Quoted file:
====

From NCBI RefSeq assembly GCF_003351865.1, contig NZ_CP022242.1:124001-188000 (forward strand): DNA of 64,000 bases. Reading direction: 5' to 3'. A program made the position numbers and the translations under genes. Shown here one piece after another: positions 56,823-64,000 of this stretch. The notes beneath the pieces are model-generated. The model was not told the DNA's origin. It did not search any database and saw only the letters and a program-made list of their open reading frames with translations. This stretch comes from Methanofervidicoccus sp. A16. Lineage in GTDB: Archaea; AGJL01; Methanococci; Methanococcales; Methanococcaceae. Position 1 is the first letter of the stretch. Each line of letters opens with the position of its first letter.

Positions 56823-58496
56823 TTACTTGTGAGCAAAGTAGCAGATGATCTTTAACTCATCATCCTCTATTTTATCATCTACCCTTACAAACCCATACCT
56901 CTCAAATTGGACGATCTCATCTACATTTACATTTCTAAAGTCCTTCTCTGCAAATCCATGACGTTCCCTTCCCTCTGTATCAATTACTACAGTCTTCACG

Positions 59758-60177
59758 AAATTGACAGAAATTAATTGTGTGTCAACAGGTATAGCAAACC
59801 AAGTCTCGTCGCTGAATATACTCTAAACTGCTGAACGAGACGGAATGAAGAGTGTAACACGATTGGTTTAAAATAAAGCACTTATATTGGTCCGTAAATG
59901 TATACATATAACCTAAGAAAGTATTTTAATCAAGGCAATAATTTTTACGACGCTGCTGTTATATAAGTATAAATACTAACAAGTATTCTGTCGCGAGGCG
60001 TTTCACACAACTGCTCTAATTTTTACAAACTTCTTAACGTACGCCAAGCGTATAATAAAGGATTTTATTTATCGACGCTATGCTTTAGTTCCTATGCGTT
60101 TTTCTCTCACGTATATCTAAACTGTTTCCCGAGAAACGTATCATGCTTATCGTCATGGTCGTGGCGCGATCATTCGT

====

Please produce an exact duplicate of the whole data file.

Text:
From NCBI RefSeq assembly GCF_003351865.1, contig NZ_CP022242.1:124001-188000 (forward strand): DNA of 64,000 bases. Reading direction: 5' to 3'. A program made the position numbers and the translations under genes. Shown here one piece after another: positions 56,823-64,000 of this stretch. The notes beneath the pieces are model-generated. The model was not told the DNA's origin. It did not search any database and saw only the letters and a program-made list of their open reading frames with translations. This stretch comes from Methanofervidicoccus sp. A16. Lineage in GTDB: Archaea; AGJL01; Methanococci; Methanococcales; Methanococcaceae. Position 1 is the first letter of the stretch. Each line of letters opens with the position of its first letter.

Positions 56823-58496
56823 TTACTTGTGAGCAAAGTAGCAGATGATCTTTAACTCATCATCCTCTATTTTATCATCTACCCTTACAAACCCATACCT
56901 CTCAAATTGGACGATCTCATCTACATTTACATTTCTAAAGTCCTTCTCTGCAAATCCATGACGTTCCCTTCCCTCTGTATCAATTACTACAGTCTTCACG

Positions 59758-60177
59758 AAATTGACAGAAATTAATTGTGTGTCAACAGGTATAGCAAACC
59801 AAGTCTCGTCGCTGAATATACTCTAAACTGCTGAACGAGACGGAATGAAGAGTGTAACACGATTGGTTTAAAATAAAGCACTTATATTGGTCCGTAAATG
59901 TATACATATAACCTAAGAAAGTATTTTAATCAAGGCAATAATTTTTACGACGCTGCTGTTATATAAGTATAAATACTAACAAGTATTCTGTCGCGAGGCG
60001 TTTCACACAACTGCTCTAATTTTTACAAACTTCTTAACGTACGCCAAGCGTATAATAAAGGATTTTATTTATCGACGCTATGCTTTAGTTCCTATGCGTT
60101 TTTCTCTCACGTATATCTAAACTGTTTCCCGAGAAACGTATCATGCTTATCGTCATGGTCGTGGCGCGATCATTCGT